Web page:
“I had a great recipe for a vanilla bavarois crème and when we were designing this particularly recipe, we played around with flavours and textures so as to really surprise the palate,” Anna says.

“As a result, you have a clean sharpness at the start, which dissolves into a gooey, delicious mess at the end.”

The addition of popping candy into this dessert is important. Not only is it an ode to Anna’s friend and guest Adriano Zumbo – whose popping candy macarons have become notorious with Sydneysiders – but more importantly, it has the guests talking.

“The pop rocks are a bit like an ice breaker. Popping candy is something a lot of people haven’t experienced since they were children. So as well as adding a really exciting texture, it brings an element of the familiar to the dessert – a sense of nostalgia and a prompt for people to tell stories of their childhood,” Anna says.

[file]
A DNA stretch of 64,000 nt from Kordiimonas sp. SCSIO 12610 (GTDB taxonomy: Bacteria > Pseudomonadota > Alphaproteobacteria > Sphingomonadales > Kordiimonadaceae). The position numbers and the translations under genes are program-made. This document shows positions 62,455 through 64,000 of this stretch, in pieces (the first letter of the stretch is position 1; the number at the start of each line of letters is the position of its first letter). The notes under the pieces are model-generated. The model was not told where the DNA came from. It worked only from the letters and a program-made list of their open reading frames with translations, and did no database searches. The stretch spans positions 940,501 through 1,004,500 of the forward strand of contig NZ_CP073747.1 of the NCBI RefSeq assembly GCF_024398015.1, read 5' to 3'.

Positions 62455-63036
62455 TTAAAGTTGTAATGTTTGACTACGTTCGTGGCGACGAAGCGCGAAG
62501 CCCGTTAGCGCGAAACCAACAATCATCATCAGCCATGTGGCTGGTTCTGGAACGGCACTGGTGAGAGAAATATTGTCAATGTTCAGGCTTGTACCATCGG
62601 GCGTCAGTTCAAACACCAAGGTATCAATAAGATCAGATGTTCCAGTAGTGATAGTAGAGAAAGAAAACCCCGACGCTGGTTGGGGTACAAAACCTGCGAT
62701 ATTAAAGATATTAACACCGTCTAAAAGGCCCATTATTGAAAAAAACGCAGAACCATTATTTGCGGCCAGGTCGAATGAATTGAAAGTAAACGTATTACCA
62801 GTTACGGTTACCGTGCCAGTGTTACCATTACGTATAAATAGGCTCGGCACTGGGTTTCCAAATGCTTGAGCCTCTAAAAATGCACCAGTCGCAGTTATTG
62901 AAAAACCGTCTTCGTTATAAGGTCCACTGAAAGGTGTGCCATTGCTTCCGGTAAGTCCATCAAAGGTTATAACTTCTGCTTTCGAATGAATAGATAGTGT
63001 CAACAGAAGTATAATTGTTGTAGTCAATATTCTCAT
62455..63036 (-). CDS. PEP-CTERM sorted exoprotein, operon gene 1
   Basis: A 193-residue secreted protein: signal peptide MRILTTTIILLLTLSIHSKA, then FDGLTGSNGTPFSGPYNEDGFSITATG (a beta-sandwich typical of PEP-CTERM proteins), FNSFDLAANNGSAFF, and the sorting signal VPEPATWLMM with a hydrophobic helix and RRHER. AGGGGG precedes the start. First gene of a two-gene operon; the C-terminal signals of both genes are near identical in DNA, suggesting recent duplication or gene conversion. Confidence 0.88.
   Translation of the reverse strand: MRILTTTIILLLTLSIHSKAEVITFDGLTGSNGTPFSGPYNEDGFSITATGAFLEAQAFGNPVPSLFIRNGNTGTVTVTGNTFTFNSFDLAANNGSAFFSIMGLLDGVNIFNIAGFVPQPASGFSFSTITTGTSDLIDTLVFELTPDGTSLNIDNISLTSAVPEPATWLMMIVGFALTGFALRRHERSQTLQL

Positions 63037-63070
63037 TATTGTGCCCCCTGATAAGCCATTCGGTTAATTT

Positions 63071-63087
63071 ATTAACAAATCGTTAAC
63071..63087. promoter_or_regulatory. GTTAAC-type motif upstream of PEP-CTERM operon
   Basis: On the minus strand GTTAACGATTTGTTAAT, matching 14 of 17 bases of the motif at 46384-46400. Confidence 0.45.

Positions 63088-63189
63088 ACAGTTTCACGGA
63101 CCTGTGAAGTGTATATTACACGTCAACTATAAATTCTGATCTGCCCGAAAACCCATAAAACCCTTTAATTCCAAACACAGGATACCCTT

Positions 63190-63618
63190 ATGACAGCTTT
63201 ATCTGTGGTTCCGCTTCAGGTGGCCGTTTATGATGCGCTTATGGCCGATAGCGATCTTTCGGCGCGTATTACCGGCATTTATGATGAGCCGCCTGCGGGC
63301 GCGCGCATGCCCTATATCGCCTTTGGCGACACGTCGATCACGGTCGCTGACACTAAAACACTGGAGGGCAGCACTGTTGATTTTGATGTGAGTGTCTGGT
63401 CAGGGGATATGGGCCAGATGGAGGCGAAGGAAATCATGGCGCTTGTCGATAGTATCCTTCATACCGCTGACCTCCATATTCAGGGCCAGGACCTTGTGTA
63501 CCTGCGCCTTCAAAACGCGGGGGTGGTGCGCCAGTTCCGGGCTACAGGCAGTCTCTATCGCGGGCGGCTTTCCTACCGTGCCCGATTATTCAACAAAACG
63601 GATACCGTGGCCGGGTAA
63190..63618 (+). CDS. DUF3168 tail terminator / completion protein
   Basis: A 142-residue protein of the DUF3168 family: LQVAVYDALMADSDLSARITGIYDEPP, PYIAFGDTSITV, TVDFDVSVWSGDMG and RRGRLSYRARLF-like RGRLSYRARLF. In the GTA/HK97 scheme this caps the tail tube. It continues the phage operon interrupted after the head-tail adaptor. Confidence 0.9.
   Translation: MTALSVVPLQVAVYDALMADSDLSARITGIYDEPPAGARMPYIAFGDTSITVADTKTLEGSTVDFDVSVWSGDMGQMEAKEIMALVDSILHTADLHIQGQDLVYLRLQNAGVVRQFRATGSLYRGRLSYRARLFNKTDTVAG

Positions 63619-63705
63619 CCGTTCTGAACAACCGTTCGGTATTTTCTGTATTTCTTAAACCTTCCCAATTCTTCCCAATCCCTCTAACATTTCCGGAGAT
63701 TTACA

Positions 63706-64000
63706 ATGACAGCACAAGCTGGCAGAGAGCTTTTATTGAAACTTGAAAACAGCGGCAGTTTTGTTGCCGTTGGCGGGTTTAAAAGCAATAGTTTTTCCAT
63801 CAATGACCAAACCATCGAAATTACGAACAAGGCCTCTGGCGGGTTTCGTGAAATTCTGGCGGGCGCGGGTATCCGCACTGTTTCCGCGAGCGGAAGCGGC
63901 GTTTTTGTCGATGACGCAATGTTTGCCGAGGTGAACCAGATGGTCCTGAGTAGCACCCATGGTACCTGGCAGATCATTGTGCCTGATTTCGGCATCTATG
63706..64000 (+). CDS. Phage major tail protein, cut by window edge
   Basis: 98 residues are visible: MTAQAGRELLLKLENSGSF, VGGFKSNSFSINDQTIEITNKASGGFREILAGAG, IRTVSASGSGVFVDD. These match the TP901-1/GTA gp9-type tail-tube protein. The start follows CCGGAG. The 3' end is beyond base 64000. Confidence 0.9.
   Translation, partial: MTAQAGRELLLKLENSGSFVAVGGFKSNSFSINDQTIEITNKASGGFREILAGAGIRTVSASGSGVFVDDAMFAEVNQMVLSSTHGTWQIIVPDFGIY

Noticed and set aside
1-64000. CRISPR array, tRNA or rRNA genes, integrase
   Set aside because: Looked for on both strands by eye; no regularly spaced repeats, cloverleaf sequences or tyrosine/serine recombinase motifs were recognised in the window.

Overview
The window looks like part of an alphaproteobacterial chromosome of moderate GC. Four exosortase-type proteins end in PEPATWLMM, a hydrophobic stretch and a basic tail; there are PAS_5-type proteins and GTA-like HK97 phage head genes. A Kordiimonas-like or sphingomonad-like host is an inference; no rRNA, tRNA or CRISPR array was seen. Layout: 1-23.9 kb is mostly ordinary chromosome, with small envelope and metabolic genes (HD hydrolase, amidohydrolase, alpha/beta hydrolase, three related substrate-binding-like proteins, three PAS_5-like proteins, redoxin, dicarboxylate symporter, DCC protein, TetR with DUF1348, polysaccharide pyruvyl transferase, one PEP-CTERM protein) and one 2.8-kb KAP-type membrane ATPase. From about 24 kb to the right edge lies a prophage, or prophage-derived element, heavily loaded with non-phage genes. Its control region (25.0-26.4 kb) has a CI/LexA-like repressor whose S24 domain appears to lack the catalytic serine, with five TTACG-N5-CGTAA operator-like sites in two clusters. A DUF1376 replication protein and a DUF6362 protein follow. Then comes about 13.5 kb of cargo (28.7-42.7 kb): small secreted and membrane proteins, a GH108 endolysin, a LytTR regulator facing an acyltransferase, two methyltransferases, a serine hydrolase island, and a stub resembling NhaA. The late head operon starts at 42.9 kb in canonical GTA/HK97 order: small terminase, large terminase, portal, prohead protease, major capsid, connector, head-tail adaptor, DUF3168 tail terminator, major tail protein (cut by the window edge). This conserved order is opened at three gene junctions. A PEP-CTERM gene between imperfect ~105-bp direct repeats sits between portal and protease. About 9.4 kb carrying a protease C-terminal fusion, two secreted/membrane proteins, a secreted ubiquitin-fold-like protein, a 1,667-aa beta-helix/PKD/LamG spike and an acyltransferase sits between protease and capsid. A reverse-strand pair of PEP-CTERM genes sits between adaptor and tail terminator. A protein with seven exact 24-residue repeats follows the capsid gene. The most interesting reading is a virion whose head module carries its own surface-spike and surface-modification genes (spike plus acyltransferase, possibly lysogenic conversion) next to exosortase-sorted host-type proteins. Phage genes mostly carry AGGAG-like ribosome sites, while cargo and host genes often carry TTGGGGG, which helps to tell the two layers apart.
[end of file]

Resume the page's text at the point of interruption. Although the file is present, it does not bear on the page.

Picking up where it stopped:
There is also a sense of playfulness in the way Anna describes the dessert’s presentation. The delicate pink cocoa powder on the domes has been applied with an air compressor gun. While the technique is fairly conventional, Anna prefers to align her inspiration with local graffiti art, rather than the delicate entremets and cakes of her predecessors.

“Nine out of 10 people here at the dessert degustation are from inner city suburbs; most of whom are very familiar with the area’s graffiti-filled alleyways that are becoming more and more trendy as bases for boutique bars, restaurants, cafés and general arts spaces,” she says.

“Airbrush compressors have been used for years, but I’m keen to start using them for bolder colours and stronger shapes. Let’s get some street cred,” she adds, laughing.

The second dessert of the evening, ‘Lemon Twist’, is a lemon soufflé topped with a lemon curd sauce. The pièce de résistance is the lime sherbet, creatively served in a mini-test tube. A spoon of lemon sorbet is served on the side.